This blog will contain...
...profanity, sexually explicit dialog andadult imagery.
If you are under 18 and/or offended by this...

Thanks fiona, from "Sir Q and Me" for the warning message that just makes me melt. :)

Friday, June 20, 2014

#SpanksA2Z ... U is for Uterus

So while I'd intended to include talking about the majority of romance (across the mainstream, erotic romance, across many sub genres) being women, I was intrigued by how a conversation about gender happened in a BDSM book group I'm in as I was sitting down to write this. I'd been noticing a BDSM book written by a male author, or at least a male pen name, and I'd remembered critical comments from BDSM lifestylers against another male author-written BDSM book; I asked because I wanted to make sure I wasn't confusing the two "men." However in the comments I received, it quickly revered off into a gender thing about men being okay but different as far as writing romance. I had to laugh because my judgment had never been about the author's gender; it was just what I noticed about him. Now moving away from this guy, I think on various argumentative articles I've read recently- sadly I couldn't find any links to share in this post. But I know quite a few of us had been sharing and commenting on articles recently written by men criticizing romance for a variety of reasons, like it being not serious fiction. I've also recently skimmed one article that was talking about how romance being something primarily written for and about women means that it's feminist literature. Beyond my complex feelings about feminism, I struggle with the female-focus of romance because often "women like me" don't appear in romance. Romance including and/or focused on GLBTQI people is still really too small a portion of the genre.

Now that was pretty serious, I'm going to go a bit earthy. I'm guessing that I've already commented on this before on my blog, but I have to again here as it fits. http://www.blushingbooks.com/index.php?l=product_detail&p=2718 I remember various comments that Renee Rose made around comments she received on the "period talk" in her story "Unmet Desire" in the "Milestones" collection. While I know I would have been comfortable if she'd pushed her comments past what she had in her final edition of her story, what was there I found enjoyable. Mentioning the character's menstrual cycle makes sense based on the plot of the story. Of course, I see it as a piece of realism in fantasy and I specifically disagree with this notion of avoiding it completely in romance. I think on my own writing- in my serial Vala's Story, the submissives all share one large bathroom where none of the commodes are set off for privacy. I think it's telling that I can't tell you in which of the 9 planned books I have a scene where one submissive is talking to another as she sits on a toilet and starts to urinate- it was just something that happened as a matter of course because everyone has to pee sometimes :D. Then there is the occasional discussion of birth control- "Remember we have Vala on birth control so it's not a big deal if you come in her cunt, my Queen," Simon soothes The Queen when he orgasm inside Vala's vagina and says "Oops." Just a sentence or two and it includes a piece of many women's lives that often don't receive any mention in romance literature.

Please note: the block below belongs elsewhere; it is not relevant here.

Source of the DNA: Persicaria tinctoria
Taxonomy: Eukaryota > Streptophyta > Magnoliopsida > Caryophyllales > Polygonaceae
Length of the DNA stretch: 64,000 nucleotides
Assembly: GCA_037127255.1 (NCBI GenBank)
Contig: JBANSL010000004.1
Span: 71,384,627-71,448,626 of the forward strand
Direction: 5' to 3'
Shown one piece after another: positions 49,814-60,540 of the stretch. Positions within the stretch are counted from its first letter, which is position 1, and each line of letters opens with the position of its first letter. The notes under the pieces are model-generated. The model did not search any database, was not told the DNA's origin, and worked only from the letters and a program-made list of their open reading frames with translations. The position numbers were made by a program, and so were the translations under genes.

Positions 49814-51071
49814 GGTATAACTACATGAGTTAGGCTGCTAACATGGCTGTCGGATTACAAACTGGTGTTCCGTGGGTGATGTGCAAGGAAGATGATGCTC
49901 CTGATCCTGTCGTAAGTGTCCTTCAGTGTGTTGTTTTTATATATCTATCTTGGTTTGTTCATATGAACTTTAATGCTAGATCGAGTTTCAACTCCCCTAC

And finally I get to the uterus that is in my title for today. I talked about "women's issues," but anyone who reads what I write regularly knows that I can't just leave that at the gender binary, the normative construction of gender in our culture. I have known, been close to all too many people with non-standard genders. The fact that I have a uterus doesn't necessarily make me a woman, to my thinking; I've known people that I "read" as a man who also had a uterus.


  1. The length of your posts are impressive. I can't think of that much to say on any given day. I'm a much better reader than writer. Thanks for sharing.

    1. thanks, Leigh :) I'm not sure what's up with me and these recent posts :D. It seems I'm doing the opposite of a lot of others in the challenge. I started off with shorter posts and now they're getting longer, although today's is shorter than the previous 2. I admit though, my V stands to be long. As someone who engages in activism around BDSM identity and other marginalized sexualities, v is for violence in my world

  2. You're absolutely right. Our gender does not necessarily dictate anything. And truly, from a metaphysical perspective, if we wished to achieve balance, we would equally embody the feminine and the masculine aspects just as we strive to balance right brain and left brain, etc .

    1. thanks for the comment, Renee. Your comment makes me think of some of my struggles as I read Kate Bornstein's "My Gender Workbook." I couldn't find any reason that didn't have holes in it somehow to justify why I'm okay saying I'm a female